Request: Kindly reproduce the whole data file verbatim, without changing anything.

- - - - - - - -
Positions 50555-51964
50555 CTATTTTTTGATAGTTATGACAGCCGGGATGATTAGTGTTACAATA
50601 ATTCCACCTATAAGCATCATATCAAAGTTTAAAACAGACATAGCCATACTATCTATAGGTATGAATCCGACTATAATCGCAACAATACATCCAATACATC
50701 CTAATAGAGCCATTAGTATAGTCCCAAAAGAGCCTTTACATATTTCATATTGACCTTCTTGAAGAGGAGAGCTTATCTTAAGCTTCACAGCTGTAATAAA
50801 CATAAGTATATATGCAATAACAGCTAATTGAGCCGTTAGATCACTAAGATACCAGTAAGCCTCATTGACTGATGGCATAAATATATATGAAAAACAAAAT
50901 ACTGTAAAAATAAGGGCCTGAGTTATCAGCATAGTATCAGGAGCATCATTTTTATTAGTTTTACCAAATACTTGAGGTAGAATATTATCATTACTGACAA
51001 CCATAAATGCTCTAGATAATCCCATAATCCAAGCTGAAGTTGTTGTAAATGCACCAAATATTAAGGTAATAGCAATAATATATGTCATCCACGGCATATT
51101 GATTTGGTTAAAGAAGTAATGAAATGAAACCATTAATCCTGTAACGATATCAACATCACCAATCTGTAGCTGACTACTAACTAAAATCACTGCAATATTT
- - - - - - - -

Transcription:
Positions 50555-51964
50555 CTATTTTTTGATAGTTATGACAGCCGGGATGATTAGTGTTACAATA
50601 ATTCCACCTATAAGCATCATATCAAAGTTTAAAACAGACATAGCCATACTATCTATAGGTATGAATCCGACTATAATCGCAACAATACATCCAATACATC
50701 CTAATAGAGCCATTAGTATAGTCCCAAAAGAGCCTTTACATATTTCATATTGACCTTCTTGAAGAGGAGAGCTTATCTTAAGCTTCACAGCTGTAATAAA
50801 CATAAGTATATATGCAATAACAGCTAATTGAGCCGTTAGATCACTAAGATACCAGTAAGCCTCATTGACTGATGGCATAAATATATATGAAAAACAAAAT
50901 ACTGTAAAAATAAGGGCCTGAGTTATCAGCATAGTATCAGGAGCATCATTTTTATTAGTTTTACCAAATACTTGAGGTAGAATATTATCATTACTGACAA
51001 CCATAAATGCTCTAGATAATCCCATAATCCAAGCTGAAGTTGTTGTAAATGCACCAAATATTAAGGTAATAGCAATAATATATGTCATCCACGGCATATT
51101 GATTTGGTTAAAGAAGTAATGAAATGAAACCATTAATCCTGTAACGATATCAACATCACCAATCTGTAGCTGACTACTAACTAAAATCACTGCAATATTT